, TOKYO, Jan 11 – The former president of one of Japan’s largest rail operators was Wednesday cleared of responsibility for a crash that claimed 107 lives when a speeding commuter train smashed into an apartment building.
Masao Yamazaki was found not guilty of professional negligence over the smash, which happened when the train jumped the tracks on a tight bend during the morning rush hour and ploughed into a residential tower in 2005.
The driver and 106 passengers died in the accident, which also left 550 people injured in Japan’s worst rail disaster for four decades.
Yamazaki, now 68, was in charge of safety for operator West Japan Railway in 1996, when the company rebuilt tracks to sharpen the bend at the accident site in the western city of Amagasaki, near Kobe.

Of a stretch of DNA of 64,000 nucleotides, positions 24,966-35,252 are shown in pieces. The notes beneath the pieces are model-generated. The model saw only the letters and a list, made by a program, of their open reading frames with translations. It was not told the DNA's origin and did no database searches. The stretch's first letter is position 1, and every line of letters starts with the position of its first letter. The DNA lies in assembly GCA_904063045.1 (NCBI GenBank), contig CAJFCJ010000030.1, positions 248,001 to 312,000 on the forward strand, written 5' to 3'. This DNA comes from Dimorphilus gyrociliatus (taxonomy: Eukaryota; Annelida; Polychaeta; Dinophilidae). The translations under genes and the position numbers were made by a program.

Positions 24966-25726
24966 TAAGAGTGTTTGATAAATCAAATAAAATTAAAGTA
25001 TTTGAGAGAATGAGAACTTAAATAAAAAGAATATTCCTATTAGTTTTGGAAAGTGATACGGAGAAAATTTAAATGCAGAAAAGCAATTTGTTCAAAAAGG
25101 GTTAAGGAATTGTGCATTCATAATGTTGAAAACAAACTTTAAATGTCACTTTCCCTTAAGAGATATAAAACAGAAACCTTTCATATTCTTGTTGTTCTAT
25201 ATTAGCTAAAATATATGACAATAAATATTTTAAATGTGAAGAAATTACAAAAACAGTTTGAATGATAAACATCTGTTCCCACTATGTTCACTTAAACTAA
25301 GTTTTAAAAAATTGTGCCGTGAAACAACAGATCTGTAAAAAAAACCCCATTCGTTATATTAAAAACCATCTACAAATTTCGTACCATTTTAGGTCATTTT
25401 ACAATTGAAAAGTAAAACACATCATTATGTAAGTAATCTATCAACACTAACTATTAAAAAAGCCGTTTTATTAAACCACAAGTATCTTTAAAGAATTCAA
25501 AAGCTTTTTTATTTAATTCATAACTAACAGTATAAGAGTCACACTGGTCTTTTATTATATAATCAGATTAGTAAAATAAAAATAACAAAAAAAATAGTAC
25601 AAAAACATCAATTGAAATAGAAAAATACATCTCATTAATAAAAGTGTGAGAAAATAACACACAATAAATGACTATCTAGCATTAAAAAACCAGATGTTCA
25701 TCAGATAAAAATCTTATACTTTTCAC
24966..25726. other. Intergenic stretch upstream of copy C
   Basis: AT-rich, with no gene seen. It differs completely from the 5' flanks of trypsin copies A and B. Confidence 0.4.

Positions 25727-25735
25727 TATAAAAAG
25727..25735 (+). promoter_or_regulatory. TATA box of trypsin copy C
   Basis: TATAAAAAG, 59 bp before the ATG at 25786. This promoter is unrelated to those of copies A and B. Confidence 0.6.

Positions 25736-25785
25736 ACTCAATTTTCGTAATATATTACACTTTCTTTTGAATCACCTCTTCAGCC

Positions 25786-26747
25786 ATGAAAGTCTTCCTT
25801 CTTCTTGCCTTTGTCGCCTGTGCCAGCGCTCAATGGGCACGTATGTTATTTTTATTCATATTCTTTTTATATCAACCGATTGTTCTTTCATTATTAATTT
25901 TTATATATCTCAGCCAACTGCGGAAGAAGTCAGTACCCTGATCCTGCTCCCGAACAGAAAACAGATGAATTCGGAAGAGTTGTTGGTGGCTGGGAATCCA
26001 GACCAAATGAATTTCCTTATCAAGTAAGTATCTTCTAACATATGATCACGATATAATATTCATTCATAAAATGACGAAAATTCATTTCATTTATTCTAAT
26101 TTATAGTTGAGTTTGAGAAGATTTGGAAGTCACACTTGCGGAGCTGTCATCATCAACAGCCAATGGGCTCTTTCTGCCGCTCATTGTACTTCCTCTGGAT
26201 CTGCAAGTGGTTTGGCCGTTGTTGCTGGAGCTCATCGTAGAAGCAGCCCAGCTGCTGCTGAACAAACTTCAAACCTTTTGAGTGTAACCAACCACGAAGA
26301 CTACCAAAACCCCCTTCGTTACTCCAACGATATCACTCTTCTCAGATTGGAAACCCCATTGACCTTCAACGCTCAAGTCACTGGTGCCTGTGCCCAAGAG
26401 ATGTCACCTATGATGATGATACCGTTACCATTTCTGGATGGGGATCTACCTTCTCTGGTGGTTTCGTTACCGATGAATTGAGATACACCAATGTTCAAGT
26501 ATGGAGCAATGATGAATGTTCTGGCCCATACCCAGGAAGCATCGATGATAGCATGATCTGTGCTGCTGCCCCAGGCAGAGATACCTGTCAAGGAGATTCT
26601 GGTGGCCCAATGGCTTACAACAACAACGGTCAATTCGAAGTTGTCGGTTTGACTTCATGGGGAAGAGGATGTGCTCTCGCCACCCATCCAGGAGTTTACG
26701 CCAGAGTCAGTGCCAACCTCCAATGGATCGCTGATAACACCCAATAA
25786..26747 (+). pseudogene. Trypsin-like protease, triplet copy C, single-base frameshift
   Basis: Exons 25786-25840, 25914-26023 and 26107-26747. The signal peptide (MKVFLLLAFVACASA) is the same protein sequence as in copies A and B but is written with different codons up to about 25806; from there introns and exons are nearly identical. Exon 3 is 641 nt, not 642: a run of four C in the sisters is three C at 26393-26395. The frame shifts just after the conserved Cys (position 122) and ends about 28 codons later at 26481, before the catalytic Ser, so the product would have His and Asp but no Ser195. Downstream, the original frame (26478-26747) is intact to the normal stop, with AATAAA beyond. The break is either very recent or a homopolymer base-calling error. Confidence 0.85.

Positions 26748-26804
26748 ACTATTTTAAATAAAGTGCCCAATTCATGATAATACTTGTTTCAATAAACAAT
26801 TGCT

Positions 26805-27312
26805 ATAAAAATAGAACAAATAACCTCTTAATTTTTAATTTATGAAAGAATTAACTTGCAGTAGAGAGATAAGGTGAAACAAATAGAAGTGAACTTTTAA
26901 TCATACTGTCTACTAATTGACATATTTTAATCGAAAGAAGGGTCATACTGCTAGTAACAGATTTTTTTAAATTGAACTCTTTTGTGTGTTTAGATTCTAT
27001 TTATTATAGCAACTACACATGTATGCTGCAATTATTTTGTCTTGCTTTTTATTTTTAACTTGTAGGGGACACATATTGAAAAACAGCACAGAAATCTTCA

Prosecutors in Kobe had argued that Yamazaki should have anticipated danger and that he failed to take proper safety precautions, such as installing a device that can stop a train from travelling too fast.
But Kobe District Court Judge Makoto Okada ruled there was no negligence.
“There were not foreseeable factors…that would have given grounds for him to order the (speed-controlling) device be installed,” he told the court.
The crash was Japan’s worst rail disaster since 1963 when 161 people died in Yokohama after a freight train collided with a truck and was then hit by two passenger trains.
Yamazaki became president of West Japan Railway after the accident, pledging to reform the for-profit corporate culture in part blamed for the accident, but resigned after prosecutors filed their indictment in 2009.
Survivors of the 2005 disaster and victims’ relatives accused three other former senior executives, including Takeshi Kakiuchi, who headed the railway company at the time of accident, of being responsible.
Prosecutors stopped short of indicting them, citing a lack of evidence, but a judicial review panel found the prosecutors’ decision inappropriate which led to their indictment in 2010.
Legal procedures against the men are ongoing.